PALE HISTORY:   : : : : :

Te Awatea


Te Awatea was a beautifully carved, ancient waka taua, or war canoe, that belonged to the people of the Waimea, and was believed to be hundreds of years old.

It was annexed by NgaŻti Koata in the 1830s and taken as spoils of war to Rangitoto ke te Tonga (D’Urville Island), where it was later handed to Te Hiko, a son of the late Te PeŻhi Kupe. Here it eventually decayed and is said to have ended up being used for fence posts and boundary pegs.

In the years that followed there was a strange phenomenon concerning Te Awatea, where it appeared as a phantom waka, crowded with warriors, out in Tasman Bay. The strains of the songs chanted by the kaihautuŻ, or fugleman, could be heard as he urged his paddlers forward.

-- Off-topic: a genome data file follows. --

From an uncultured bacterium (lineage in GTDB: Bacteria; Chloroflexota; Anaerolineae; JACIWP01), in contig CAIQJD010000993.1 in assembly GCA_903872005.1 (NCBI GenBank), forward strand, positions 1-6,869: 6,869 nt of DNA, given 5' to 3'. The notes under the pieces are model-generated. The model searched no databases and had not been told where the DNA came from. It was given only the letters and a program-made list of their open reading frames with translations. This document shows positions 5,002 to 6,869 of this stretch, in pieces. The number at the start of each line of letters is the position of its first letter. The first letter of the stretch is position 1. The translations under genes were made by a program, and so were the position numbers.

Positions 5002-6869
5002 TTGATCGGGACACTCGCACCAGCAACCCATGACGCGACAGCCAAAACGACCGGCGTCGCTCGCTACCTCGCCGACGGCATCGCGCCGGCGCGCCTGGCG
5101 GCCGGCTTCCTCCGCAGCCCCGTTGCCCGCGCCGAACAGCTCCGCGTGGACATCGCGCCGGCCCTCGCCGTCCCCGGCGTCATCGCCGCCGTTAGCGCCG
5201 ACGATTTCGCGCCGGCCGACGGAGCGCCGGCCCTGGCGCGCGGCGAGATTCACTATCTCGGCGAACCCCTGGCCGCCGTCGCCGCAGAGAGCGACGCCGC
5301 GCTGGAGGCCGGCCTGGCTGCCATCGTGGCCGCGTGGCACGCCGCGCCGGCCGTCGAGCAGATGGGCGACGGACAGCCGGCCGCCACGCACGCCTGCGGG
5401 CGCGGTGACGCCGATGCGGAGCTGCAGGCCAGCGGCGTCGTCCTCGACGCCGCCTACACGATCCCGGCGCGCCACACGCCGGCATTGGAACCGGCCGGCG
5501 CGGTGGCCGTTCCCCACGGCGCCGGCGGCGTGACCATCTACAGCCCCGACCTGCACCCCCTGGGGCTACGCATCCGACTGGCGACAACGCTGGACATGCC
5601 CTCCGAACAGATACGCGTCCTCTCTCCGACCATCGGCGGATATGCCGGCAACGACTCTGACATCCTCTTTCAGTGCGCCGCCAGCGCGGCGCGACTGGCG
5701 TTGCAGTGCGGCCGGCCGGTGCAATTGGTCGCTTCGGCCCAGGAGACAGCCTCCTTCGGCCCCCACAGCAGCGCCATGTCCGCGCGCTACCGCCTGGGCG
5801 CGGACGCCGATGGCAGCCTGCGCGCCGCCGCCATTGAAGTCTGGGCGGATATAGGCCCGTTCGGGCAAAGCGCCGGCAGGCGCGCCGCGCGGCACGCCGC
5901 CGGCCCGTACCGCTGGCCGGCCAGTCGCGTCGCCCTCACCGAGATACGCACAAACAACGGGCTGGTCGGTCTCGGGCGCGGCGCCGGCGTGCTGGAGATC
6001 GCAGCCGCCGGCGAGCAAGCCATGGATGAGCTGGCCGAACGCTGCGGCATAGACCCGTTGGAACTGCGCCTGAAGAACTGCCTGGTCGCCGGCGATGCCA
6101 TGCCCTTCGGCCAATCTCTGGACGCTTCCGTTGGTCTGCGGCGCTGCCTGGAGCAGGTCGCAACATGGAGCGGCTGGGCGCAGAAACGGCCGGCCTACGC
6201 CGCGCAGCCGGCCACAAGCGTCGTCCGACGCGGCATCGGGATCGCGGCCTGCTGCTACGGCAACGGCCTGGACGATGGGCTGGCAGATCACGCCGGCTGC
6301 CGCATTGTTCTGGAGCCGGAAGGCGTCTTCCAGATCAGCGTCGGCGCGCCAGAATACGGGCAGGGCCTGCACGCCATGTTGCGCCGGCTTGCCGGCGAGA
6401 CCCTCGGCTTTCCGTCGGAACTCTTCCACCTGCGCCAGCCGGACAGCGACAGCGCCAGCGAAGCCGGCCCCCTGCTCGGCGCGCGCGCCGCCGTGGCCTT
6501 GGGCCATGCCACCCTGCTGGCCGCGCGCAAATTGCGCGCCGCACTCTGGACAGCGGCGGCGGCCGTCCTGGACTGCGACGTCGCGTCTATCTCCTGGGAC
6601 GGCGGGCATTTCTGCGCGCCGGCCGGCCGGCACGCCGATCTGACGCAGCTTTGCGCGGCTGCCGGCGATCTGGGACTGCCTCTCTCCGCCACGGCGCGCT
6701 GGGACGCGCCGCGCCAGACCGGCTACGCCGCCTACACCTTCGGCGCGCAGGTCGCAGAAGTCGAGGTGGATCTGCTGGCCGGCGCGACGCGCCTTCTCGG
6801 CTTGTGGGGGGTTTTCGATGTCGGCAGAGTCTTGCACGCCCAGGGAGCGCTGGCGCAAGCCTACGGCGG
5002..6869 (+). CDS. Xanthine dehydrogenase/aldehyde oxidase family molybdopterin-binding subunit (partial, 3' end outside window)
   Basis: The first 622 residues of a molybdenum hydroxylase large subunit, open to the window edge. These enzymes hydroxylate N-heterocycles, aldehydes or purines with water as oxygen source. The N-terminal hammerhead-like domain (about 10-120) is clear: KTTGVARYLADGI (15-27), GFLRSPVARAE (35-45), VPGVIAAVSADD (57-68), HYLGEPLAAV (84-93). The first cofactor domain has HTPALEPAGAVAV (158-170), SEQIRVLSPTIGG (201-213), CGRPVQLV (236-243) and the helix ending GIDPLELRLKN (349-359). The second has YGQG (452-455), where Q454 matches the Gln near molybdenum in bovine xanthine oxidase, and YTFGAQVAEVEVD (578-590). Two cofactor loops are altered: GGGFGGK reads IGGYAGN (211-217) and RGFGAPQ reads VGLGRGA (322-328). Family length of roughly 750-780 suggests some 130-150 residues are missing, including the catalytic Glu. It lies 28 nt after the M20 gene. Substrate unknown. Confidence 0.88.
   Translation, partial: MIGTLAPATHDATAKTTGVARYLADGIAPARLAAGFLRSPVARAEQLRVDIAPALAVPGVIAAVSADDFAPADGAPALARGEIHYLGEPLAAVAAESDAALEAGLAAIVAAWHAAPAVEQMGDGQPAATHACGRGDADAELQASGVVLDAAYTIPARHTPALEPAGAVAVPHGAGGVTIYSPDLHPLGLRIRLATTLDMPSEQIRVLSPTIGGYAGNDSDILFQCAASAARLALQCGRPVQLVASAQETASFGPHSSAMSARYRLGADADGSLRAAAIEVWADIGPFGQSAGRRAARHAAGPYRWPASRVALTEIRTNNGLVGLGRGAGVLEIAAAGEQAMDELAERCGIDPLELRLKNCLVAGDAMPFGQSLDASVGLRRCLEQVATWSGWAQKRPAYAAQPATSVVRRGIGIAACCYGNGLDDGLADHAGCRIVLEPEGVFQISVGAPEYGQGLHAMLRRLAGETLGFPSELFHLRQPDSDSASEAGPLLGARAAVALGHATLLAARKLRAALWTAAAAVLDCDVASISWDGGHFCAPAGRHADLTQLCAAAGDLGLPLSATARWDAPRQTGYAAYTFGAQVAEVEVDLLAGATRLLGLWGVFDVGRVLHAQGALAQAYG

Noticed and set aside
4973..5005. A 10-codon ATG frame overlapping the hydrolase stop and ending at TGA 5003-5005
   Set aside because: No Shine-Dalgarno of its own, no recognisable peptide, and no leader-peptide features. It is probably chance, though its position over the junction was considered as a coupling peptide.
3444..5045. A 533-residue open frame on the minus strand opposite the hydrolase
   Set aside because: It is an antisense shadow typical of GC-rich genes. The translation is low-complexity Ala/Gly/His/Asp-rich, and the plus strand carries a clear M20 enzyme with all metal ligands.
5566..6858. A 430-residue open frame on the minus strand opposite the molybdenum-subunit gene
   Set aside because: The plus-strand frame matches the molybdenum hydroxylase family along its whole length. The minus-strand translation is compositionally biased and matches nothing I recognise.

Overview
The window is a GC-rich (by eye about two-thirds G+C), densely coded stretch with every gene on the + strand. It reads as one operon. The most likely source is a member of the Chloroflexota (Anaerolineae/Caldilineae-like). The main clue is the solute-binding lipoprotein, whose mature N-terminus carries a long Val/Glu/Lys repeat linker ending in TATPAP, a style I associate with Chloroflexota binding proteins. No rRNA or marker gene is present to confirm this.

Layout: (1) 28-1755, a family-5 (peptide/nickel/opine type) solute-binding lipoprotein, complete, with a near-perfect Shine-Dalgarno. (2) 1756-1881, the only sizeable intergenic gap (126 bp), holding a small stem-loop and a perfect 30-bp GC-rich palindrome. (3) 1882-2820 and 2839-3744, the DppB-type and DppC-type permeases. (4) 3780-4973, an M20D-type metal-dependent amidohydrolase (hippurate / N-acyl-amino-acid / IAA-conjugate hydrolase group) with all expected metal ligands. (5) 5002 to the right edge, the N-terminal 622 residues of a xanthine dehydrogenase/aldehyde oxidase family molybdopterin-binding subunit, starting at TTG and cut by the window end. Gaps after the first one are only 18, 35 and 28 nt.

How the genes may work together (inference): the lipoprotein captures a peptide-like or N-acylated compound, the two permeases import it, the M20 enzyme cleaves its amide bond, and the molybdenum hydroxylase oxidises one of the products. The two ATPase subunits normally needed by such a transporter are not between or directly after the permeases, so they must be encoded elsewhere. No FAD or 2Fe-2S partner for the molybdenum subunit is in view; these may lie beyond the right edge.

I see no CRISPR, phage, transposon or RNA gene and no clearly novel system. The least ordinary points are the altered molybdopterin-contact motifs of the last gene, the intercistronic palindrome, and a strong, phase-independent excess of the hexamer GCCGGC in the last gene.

The sighting of the phantom canoe was regarded by the old people as a sign of the passing of ancient institutions and beliefs of the MaŻori.

Here, Te Awatea is painted under the Southern Cross and Milky Way, and pays tribute to the ancient tribes of the Waimea.

 


Te Awatea

Te Awatea

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